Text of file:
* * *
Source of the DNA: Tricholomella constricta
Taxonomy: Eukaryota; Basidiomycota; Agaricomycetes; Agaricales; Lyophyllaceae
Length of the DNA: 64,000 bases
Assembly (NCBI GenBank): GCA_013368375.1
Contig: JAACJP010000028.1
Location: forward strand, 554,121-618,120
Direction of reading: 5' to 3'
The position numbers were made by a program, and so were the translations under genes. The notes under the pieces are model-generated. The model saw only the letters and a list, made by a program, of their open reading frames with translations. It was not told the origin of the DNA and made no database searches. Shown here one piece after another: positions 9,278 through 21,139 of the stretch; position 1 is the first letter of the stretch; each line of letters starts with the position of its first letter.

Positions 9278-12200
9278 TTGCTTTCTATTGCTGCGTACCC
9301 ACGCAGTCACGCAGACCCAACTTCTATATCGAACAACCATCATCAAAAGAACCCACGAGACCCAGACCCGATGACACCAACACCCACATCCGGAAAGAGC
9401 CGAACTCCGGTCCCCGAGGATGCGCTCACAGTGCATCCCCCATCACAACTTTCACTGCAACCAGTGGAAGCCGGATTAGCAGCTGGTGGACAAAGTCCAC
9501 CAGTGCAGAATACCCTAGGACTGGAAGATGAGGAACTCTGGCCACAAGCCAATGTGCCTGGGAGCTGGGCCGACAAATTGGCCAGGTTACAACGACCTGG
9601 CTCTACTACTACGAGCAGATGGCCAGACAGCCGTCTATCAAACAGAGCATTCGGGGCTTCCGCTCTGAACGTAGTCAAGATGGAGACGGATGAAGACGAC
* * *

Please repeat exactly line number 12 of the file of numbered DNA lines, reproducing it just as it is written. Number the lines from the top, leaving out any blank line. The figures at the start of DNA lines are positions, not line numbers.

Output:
9401 CGAACTCCGGTCCCCGAGGATGCGCTCACAGTGCATCCCCCATCACAACTTTCACTGCAACCAGTGGAAGCCGGATTAGCAGCTGGTGGACAAAGTCCAC